Screech Owl

Profound Lore
Reviewed by: Stewart Voegtlin
Reviewed on: 2007-01-25

Posted 01/25/2007 - 06:26:57 AM by meatbreak:
 Woah Stuart, this review is nigh-on impenetrable to anyone without a qualification in Candaian mythology and folk-lore. This sounds pretty interesting though (as does most elemental BM), but other than a National Geographic essay on Saskatchewan's quarter million square miles, it's kind of hard to tell what the hell is going on with the music (a good thing in most BM). Their last album and demos were more concerned with occultism and Nitzschean philosophy, so are you saying this new one is more of an Akitsa-like nationalist/environmental album? At first, your mention of the KKK, then later your reference to Dasein had me thinking they'd gone NS as Heidegger's concept of Dasein (amongst a lot of his other ideas) was utilised by Hitler as part of his delirious Nazi philosophy and has certainly resurfaced in a lot of BM through that strain of thought. But then I realised it was part of the scene-setting history lesson. I always think it is worth expressly pointing out whether a BM band are overtly supporting, or even flirting with National Socialist ideals, because it is an abhorrent political stance and is a branch of BM that is in and of itself retrogressive in both lyrics and music - Not actually, the original premise for the BM movement at all (anathema to it in my view), and certainly not a kind of music that deserves any coverage. This discussion reaches boggy and tedious terrain very quickly, so I’ll drop it here.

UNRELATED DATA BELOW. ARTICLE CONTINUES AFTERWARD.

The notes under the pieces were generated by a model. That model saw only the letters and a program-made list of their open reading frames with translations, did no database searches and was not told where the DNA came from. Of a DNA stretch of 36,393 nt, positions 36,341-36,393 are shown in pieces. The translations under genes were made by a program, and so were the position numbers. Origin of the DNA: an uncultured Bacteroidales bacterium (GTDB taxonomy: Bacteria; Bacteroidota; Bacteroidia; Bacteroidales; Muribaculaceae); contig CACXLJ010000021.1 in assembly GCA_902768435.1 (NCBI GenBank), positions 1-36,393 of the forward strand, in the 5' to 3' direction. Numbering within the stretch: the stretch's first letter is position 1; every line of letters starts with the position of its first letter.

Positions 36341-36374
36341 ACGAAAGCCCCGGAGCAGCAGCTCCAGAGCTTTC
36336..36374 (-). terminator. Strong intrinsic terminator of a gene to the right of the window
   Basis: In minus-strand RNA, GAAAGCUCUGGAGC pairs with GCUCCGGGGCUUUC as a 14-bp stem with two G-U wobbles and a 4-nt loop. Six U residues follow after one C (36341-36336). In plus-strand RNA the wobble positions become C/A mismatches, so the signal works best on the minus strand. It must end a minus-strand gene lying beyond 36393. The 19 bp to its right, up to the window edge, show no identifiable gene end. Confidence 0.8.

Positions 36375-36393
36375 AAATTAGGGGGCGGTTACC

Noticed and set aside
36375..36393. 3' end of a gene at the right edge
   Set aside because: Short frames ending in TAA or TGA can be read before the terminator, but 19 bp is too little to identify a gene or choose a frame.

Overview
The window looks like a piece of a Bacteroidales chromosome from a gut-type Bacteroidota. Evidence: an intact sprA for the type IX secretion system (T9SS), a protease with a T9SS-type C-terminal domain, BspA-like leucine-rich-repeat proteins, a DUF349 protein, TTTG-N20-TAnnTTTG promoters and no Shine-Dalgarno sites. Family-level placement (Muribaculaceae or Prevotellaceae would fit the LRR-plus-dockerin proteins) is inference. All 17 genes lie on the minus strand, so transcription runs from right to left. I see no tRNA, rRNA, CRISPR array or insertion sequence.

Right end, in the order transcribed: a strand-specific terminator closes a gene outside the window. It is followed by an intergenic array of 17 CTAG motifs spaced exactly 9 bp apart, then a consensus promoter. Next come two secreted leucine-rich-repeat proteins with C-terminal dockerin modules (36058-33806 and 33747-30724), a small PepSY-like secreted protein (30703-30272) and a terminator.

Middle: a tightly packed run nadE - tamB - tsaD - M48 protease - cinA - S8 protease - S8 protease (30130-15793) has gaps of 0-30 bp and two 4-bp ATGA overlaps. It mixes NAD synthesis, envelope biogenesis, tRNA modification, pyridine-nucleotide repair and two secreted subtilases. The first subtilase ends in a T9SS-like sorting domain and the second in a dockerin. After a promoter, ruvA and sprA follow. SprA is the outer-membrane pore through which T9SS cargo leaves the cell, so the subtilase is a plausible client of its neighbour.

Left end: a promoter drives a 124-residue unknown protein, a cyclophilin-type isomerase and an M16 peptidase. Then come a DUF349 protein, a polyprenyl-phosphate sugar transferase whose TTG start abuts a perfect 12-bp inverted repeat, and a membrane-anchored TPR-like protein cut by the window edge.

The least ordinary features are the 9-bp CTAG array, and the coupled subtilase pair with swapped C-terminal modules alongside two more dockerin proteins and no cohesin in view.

Having ranted that out, I reiterate – nice sounding review, I’m off to get my diploma in American Aboriginies.
Posted 01/25/2007 - 12:09:09 PM by draglikepull:
 After reading this review I have absolutely no idea what this record sounds like or whether I (or anyone for that matter) would be interested in hearing it. What do the songs sound like? What are the high and low points? What works and what doesn't? Not a single track is mentioned by name, and in fact the closest anything comes is one brief mention of "the title track". I'm left wondering whether this is a record review or creative writing assignment.
Posted 01/25/2007 - 01:20:43 PM by dubidet:
 Well, it IS a creative writing assignment. I wrote this. And your questions are answered therein. The problem is not the "review;" it's that you simply aren't reading it. The sound is described in full; the high points are delineated; lyrical concepts are mentioned and explained; folklore is brought up b/c it is at the root of the music - a cursory glance at the Internet will explain any "impenetrable" concept. This assignment took work; show me the common courtesy and put in some of your own...
Posted 01/25/2007 - 04:02:08 PM by meatbreak: